What can athletes at Denair High School learn from Navy SEALs and Olympic athletes? Simple. That the dangers of drinking, drugs, vaping, lack of sleep and poor nutrition are real and their impacts on performance can be measured.
Student-athletes who want to reach their potential in any sport must commit to avoiding behavior that compromises their training, doesn’t live up to agreed-upon expectations and serves as a poor model for their peers.
That’s the thrust behind the Committed Coyote program, which was unveiled publicly Thursday night to the Denair Unified School District Board of Trustees.
Eleven high school athletes dressed in purple or white T-shirts, plus some of their coaches and three officials from the Stanislaus County Behavioral Health and Recovery Services Agency, appeared before the board.
The back of each T-shirt sported the Committed Coyote creed, which also was shared aloud by the students in a video they produced:
“I am a Denair Coyote, I live to a higher standard than most, I am expected to be a role model for those around me. I exceed the higher standards that I am held to and show what our community is about. We are leaders and show integrity. We inspire the youth while aspiring to be great. We are more than a team, we are family, we work together, we strive together. We empower each other to success on and off the field, with tenacity and dedication, we motivate the people around us.”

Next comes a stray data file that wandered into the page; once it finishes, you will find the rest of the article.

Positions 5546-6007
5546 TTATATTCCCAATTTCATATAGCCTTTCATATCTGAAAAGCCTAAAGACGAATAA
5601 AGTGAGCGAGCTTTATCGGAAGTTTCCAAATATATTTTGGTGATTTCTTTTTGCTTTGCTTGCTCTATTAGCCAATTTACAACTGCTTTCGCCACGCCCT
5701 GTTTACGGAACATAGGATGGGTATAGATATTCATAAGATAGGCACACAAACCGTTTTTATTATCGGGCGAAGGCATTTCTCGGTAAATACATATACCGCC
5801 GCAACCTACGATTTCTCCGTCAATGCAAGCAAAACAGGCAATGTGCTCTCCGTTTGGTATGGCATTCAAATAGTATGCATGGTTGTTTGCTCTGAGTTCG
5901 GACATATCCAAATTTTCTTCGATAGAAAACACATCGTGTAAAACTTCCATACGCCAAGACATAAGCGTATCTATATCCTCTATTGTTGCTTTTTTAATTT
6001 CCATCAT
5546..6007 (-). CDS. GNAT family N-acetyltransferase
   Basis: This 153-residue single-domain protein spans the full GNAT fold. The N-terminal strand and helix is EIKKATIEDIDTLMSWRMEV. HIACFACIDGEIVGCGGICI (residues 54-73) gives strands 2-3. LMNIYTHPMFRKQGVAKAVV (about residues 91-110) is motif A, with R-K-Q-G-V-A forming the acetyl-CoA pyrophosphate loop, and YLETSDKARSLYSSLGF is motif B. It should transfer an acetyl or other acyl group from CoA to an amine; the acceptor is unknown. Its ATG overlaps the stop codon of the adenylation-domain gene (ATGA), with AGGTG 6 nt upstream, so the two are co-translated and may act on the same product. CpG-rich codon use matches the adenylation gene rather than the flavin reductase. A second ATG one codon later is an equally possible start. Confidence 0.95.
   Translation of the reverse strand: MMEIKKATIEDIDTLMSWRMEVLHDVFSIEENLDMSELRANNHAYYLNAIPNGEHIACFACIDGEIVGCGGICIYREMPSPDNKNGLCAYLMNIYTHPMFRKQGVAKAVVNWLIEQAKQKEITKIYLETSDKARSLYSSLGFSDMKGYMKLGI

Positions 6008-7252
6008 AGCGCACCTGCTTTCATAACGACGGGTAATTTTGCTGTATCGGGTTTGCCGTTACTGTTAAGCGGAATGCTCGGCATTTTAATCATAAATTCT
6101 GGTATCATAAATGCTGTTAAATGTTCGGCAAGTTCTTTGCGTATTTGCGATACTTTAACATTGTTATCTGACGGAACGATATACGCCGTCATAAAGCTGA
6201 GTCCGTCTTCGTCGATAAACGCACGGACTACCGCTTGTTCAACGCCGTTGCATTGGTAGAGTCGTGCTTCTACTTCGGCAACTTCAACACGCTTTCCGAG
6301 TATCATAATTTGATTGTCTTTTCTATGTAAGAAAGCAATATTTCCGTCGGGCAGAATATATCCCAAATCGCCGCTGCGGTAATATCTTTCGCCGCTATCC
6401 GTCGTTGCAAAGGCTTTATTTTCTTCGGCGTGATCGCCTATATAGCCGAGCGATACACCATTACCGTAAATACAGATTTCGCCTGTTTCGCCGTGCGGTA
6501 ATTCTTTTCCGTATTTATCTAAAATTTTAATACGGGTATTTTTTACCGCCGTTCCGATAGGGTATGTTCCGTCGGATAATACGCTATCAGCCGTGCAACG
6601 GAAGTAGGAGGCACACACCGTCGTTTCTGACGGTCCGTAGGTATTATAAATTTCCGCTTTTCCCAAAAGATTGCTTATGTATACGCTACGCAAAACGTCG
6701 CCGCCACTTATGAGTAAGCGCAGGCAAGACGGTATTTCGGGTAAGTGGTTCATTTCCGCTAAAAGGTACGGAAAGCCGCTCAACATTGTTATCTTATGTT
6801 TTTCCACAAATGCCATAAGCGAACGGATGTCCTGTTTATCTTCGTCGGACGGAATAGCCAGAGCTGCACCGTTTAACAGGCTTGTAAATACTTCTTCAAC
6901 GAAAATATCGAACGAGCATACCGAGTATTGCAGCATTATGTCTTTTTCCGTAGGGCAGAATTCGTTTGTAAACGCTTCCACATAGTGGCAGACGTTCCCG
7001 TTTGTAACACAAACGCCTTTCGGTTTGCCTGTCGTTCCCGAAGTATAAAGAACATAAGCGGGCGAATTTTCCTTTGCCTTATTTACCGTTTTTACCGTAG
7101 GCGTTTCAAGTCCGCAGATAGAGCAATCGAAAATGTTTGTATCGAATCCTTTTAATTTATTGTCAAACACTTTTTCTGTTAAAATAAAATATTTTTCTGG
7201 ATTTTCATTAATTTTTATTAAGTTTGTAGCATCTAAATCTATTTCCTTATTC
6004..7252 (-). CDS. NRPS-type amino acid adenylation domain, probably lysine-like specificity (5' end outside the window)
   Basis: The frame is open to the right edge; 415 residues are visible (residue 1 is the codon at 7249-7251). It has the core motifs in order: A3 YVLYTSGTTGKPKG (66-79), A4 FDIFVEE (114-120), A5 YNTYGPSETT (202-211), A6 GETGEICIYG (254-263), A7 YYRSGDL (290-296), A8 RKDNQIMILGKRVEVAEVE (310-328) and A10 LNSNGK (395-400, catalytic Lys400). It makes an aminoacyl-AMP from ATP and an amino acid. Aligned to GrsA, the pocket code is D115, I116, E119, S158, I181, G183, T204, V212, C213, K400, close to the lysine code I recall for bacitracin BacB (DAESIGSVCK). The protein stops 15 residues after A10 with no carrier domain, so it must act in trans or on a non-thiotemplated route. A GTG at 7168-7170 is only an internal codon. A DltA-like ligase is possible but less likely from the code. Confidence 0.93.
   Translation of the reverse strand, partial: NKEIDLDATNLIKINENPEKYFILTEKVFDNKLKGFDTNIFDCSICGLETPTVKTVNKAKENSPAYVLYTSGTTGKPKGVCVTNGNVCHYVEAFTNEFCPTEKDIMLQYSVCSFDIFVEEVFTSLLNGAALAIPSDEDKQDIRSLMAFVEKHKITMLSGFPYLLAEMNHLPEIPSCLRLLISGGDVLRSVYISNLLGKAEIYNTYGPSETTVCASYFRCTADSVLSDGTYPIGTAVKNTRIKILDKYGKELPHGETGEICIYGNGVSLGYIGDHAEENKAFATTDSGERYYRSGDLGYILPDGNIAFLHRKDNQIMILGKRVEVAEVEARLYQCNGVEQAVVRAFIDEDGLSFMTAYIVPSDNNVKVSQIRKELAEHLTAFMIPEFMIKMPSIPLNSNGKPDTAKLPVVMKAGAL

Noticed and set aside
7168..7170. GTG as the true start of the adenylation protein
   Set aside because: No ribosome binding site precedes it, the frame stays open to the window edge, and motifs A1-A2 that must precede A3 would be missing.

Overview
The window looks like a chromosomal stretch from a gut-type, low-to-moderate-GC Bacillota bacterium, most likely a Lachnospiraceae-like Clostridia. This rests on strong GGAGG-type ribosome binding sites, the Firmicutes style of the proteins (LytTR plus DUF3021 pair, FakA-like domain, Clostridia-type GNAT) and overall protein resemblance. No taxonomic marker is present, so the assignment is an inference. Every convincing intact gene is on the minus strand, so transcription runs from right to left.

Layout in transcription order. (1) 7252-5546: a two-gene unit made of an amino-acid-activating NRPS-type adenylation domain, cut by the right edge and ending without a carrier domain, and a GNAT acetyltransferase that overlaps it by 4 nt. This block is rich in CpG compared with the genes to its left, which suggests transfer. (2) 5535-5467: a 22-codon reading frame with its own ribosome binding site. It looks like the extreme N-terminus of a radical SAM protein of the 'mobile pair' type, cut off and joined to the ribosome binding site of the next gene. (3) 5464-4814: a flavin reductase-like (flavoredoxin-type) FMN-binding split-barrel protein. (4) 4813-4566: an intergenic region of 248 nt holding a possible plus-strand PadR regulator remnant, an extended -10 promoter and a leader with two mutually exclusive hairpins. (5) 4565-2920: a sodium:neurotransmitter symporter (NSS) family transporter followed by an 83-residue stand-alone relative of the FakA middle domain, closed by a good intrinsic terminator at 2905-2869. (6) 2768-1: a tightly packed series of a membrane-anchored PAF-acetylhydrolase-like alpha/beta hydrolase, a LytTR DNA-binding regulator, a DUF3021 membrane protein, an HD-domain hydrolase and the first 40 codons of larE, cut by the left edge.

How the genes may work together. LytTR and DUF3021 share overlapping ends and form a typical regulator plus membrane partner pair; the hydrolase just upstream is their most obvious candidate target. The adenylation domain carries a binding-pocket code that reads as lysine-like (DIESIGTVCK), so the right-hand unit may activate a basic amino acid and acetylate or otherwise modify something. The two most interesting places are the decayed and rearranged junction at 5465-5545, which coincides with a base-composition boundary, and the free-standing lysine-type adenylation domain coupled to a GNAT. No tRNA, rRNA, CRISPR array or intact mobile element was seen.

The audience clapped at the end of the video.
Teacher Darrin Allen, the adviser to the group, said the 20 students currently in the program wrote the creed themselves. “This is from the kids,” he said.
Denair becomes the fourth Stanislaus County high school to adopt the program, joining Waterford, Hughson and Patterson. The program is available in all 50 states and mandatory at high schools in four of them – New York, New Hampshire, New Mexico and Illinois.Continue reading “Committed Coyote Program Coming to Denair High” »